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Till Christ, his God, shall to this 6th. being sent to Bridewell, a par
world defcend, cel of sailors assembled in Rose- Eternity to fix, all time to end; mary-lane, with an intent to rescue Whose powerful word shall raise the them ; upon which a file of muf general dead; queteers was sent for from the First those, elect by him, Thall Tower, and the failors continuing each head; obftinate in their purpose, the fol- With him above eternally to dwell, diers fired, when four were killed Leave the reject eternal here in hell. on the spot, and many mortally The earl of Northum
17th. wounded, who died in a few days, berland, with his family, in the hospital.
set out for Ireland, and arrived at A most dreadful fire broke Dublin the 20th. 8th.
out at Shadwell dock, which Trial has been made before the burnt thirty houses before it could fociety for encouragement of arts, be extinguished, among which was of an improvement of the guitar, Stocker's brewhouse, and divers by adding some new ftrings, which others of great value. Fifteen gave great satisfaction. hundred pounds has been fince col The sea at Weymouth rose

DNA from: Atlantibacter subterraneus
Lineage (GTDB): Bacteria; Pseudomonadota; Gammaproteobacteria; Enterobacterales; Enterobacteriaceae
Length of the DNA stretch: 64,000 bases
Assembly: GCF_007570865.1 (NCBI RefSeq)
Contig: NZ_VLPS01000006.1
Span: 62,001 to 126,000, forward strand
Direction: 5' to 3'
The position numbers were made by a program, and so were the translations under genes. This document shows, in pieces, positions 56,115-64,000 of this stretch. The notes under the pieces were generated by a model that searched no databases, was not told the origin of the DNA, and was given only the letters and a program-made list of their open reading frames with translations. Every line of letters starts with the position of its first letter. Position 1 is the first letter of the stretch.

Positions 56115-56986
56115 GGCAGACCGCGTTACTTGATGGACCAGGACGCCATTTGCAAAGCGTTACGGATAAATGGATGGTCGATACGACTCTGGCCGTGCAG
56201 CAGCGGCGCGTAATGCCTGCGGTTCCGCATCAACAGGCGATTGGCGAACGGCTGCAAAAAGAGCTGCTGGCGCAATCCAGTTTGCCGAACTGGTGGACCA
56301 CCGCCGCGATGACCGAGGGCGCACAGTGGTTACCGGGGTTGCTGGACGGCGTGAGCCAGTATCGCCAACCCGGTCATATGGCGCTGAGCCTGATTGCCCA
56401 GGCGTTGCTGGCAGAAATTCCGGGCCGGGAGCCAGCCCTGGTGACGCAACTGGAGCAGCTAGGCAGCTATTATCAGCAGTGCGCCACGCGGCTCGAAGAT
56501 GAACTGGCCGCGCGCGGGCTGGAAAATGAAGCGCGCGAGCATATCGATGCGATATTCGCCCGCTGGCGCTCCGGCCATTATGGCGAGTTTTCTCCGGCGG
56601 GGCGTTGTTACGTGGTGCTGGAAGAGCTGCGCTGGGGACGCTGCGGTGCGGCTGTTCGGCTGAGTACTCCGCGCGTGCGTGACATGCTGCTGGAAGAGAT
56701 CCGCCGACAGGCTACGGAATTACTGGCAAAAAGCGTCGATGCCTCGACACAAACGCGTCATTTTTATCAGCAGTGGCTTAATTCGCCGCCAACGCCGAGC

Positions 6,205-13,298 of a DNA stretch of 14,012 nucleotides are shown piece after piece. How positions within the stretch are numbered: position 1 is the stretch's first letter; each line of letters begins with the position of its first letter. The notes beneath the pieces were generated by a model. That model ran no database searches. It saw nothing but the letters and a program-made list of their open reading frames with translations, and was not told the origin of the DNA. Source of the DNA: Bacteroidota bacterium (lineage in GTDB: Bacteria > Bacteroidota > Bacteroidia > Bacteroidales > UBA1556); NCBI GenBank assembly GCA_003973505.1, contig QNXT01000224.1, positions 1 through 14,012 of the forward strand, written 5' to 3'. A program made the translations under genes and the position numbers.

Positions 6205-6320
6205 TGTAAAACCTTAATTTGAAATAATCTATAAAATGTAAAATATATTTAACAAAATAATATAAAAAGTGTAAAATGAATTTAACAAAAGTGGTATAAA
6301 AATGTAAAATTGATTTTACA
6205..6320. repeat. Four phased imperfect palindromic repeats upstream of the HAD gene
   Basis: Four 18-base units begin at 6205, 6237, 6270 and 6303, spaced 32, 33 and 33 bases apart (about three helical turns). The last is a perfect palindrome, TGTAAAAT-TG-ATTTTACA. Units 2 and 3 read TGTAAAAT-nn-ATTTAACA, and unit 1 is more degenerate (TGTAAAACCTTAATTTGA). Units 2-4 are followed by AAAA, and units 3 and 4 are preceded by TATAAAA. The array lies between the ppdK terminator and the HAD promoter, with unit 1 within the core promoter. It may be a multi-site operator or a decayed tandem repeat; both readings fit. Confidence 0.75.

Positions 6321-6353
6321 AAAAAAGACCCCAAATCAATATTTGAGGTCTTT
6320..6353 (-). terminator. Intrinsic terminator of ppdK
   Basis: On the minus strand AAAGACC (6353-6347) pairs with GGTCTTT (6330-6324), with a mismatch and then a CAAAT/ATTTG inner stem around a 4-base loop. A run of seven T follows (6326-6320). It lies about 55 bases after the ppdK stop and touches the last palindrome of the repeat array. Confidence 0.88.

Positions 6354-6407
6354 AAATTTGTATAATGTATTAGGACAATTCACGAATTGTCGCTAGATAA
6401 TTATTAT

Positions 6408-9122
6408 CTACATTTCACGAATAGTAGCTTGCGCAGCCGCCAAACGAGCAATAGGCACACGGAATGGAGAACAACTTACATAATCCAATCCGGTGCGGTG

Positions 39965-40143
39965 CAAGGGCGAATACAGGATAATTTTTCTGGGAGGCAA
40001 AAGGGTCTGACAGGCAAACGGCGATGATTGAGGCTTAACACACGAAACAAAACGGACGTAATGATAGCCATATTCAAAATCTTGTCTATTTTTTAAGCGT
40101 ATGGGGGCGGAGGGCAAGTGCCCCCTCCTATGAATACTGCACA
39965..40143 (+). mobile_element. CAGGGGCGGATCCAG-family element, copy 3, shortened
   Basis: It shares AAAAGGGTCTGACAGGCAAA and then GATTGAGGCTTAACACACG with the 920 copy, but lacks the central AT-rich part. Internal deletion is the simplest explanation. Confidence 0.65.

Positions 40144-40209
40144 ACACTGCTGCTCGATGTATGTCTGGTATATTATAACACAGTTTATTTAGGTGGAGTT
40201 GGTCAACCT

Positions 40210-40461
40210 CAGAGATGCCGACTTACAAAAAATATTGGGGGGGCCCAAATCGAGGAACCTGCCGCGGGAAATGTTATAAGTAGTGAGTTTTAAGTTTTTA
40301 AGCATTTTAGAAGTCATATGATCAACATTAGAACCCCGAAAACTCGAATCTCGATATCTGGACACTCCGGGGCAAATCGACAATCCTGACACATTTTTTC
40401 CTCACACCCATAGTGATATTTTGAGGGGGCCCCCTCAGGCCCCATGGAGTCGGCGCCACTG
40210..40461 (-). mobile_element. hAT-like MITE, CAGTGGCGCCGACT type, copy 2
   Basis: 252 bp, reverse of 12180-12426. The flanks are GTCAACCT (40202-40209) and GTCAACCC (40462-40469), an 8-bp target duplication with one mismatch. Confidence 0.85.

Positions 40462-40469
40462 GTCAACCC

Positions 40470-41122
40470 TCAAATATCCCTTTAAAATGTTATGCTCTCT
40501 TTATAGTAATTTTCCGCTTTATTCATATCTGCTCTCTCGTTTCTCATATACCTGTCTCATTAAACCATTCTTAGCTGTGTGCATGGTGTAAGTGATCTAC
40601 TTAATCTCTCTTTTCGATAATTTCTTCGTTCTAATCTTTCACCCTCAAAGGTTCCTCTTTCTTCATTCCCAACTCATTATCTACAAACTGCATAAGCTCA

18th lected for the unhappy sufferers by 10 feet inftantly, and went this fire.
back as suddenly ; probably owing We cannot help observing on this to an earthquake in some other part occasion, how many lives might be of the globe. saved in case of sudden fire, had At the quarter sessions held at every floor a front and a back door- Manchester, John Unfworth, bell. window, as then those, who could man, was tried and found guilty, not get down stairs, might much for robbing the charity box belongbetter come at ladders fixed to re- ing to the society of free masons, ceive them, and throw out beds, of which he had one key in his and jump out with a much greater poffeflion, and obtained the other certainty of falling upon them, two by fraud. These boxes being than can be done by means of mere common property, it has been a windows, as is plain from the un- question, whether the taking the happy fate of those involved in money could be deemed robbery, the great fire at lady Molefworth's, which this verdict seems to have loth.